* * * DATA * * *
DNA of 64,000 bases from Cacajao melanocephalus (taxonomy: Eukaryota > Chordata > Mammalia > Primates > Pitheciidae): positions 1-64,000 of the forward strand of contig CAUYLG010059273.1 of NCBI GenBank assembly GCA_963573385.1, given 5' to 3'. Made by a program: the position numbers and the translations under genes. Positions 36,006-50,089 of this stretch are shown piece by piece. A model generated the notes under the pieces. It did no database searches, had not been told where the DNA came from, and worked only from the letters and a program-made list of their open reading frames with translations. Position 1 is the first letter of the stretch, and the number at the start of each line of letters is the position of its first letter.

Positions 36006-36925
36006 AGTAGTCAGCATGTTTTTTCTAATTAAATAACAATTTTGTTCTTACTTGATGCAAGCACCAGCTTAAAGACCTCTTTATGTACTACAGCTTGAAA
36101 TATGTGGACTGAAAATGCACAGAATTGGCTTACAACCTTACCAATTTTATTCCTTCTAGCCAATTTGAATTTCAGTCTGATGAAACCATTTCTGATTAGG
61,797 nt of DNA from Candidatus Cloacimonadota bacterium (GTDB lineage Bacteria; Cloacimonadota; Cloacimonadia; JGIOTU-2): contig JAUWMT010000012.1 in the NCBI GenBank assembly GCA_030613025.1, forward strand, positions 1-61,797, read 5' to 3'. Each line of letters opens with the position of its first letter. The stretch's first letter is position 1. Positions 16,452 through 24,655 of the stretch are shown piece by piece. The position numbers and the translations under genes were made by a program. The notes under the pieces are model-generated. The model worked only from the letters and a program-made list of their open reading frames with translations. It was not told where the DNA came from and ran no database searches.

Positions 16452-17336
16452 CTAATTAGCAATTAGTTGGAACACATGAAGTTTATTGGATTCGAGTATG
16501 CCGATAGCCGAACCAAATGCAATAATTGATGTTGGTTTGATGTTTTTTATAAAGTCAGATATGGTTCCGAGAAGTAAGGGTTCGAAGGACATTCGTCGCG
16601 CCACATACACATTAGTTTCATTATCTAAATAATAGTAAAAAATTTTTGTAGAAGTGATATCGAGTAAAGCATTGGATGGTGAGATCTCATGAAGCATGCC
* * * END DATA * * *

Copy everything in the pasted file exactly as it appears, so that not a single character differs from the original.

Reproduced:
DNA of 64,000 bases from Cacajao melanocephalus (taxonomy: Eukaryota > Chordata > Mammalia > Primates > Pitheciidae): positions 1-64,000 of the forward strand of contig CAUYLG010059273.1 of NCBI GenBank assembly GCA_963573385.1, given 5' to 3'. Made by a program: the position numbers and the translations under genes. Positions 36,006-50,089 of this stretch are shown piece by piece. A model generated the notes under the pieces. It did no database searches, had not been told where the DNA came from, and worked only from the letters and a program-made list of their open reading frames with translations. Position 1 is the first letter of the stretch, and the number at the start of each line of letters is the position of its first letter.

Positions 36006-36925
36006 AGTAGTCAGCATGTTTTTTCTAATTAAATAACAATTTTGTTCTTACTTGATGCAAGCACCAGCTTAAAGACCTCTTTATGTACTACAGCTTGAAA
36101 TATGTGGACTGAAAATGCACAGAATTGGCTTACAACCTTACCAATTTTATTCCTTCTAGCCAATTTGAATTTCAGTCTGATGAAACCATTTCTGATTAGG
61,797 nt of DNA from Candidatus Cloacimonadota bacterium (GTDB lineage Bacteria; Cloacimonadota; Cloacimonadia; JGIOTU-2): contig JAUWMT010000012.1 in the NCBI GenBank assembly GCA_030613025.1, forward strand, positions 1-61,797, read 5' to 3'. Each line of letters opens with the position of its first letter. The stretch's first letter is position 1. Positions 16,452 through 24,655 of the stretch are shown piece by piece. The position numbers and the translations under genes were made by a program. The notes under the pieces are model-generated. The model worked only from the letters and a program-made list of their open reading frames with translations. It was not told where the DNA came from and ran no database searches.

Positions 16452-17336
16452 CTAATTAGCAATTAGTTGGAACACATGAAGTTTATTGGATTCGAGTATG
16501 CCGATAGCCGAACCAAATGCAATAATTGATGTTGGTTTGATGTTTTTTATAAAGTCAGATATGGTTCCGAGAAGTAAGGGTTCGAAGGACATTCGTCGCG
16601 CCACATACACATTAGTTTCATTATCTAAATAATAGTAAAAAATTTTTGTAGAAGTGATATCGAGTAAAGCATTGGATGGTGAGATCTCATGAAGCATGCC